Three Tiny Synths Put ’80s Video Game Sounds Back in Your Pocket
There are countless electronic sequencer apps available for your mobile device, but based on the popularity of Teenage Engineering’s tiny Pocket Operator synths, people still like pushing real made-of-matter buttons. That’s why the company is now introducing three new models with its PO-20 series.
All three new models will still sell for $59, and include the same base features as the original models, including a 16-step sequencer with 16 different patterns, a retro, monochrome animated LCD display, parameter locks, and a headphone jack. TE estimates you’ll get an impressive two-month battery life on a pair of AAA batteries.
The new PO-20 Arcade adds synthesized 8-bit arcade sounds reminiscent of your favorite ’80s video game console, so you don’t need to hack apart your beloved Game Boy to start producing some catchy chiptunes.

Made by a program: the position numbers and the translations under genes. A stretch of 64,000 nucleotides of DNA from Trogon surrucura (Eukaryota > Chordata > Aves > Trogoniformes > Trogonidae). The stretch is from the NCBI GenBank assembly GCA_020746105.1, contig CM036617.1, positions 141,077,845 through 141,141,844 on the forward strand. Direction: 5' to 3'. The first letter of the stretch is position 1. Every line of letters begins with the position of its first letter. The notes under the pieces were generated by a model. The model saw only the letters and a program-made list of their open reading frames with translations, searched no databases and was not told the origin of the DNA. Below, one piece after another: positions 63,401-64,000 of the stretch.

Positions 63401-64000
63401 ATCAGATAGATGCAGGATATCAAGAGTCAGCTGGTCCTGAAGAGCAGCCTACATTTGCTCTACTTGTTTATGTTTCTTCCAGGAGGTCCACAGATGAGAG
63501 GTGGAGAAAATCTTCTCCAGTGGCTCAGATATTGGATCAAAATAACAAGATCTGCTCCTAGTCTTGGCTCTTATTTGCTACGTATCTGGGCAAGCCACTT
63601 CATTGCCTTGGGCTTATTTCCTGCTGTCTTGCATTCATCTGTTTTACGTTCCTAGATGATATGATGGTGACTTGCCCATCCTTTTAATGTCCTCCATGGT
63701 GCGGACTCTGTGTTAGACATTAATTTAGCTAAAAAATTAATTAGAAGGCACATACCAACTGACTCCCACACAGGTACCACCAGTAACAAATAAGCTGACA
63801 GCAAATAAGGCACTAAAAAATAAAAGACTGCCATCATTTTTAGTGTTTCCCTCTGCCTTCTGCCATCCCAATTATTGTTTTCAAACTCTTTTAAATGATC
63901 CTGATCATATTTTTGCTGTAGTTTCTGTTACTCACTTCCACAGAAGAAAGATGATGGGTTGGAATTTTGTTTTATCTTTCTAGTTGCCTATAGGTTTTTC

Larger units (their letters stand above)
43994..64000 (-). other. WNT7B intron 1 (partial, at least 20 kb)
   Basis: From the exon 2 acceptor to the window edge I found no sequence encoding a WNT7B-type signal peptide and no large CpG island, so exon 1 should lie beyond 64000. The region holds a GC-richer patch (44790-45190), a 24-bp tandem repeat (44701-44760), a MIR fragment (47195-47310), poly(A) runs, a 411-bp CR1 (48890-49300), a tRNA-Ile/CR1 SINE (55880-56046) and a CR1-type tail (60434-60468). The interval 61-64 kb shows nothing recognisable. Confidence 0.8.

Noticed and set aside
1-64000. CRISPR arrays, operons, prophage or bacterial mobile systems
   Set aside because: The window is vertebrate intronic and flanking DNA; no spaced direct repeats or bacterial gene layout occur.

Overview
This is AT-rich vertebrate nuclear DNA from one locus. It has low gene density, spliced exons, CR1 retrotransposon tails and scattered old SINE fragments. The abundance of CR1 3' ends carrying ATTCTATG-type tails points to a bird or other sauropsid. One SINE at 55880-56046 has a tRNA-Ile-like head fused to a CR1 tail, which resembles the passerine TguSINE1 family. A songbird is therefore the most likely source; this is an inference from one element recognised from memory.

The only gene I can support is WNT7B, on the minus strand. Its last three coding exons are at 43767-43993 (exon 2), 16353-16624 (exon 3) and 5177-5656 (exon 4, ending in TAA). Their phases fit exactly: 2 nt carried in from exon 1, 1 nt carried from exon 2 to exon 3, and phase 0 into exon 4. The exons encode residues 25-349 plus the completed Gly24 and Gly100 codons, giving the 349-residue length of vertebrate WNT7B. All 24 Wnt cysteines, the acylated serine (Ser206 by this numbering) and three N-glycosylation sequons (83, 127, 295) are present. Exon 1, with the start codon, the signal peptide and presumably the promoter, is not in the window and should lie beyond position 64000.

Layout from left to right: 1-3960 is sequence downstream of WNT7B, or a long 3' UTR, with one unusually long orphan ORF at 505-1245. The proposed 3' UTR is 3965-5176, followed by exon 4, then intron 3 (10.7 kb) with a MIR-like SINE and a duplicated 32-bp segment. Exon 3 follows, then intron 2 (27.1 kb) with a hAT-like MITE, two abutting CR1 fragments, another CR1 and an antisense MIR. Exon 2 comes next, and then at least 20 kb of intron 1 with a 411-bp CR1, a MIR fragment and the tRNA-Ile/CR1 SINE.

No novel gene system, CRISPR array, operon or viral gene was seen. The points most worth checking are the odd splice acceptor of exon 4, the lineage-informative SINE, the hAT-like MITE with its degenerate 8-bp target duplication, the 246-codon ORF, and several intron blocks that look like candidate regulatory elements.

The PO-24 Office comes packed full of sounds sampled from the average ’80s-era workplace including disk drives and dot-matrix printers. The sounds it produces might be more recognizable by your parents who toiled away on classic Apple IIs or IBM PCs, but the PO-24 will still appeal to anyone with an appreciation for retro gear.
Finally there’ the PO-28 Robot which can be used for creating sequenced blip-bloop tunes, but actually seems more designed for live performances thanks to 8-bit synthesizer engines and the introduction of a glide button for creating smooth transitions between notes.
The new models each sound just as capable as the original Pocket Operators were on their own, with just a little more whimsy this time around. Put all three of the new PO-20 series together and you’ve got the start of the next great chiptunes band. There have been other chiptune bands, right?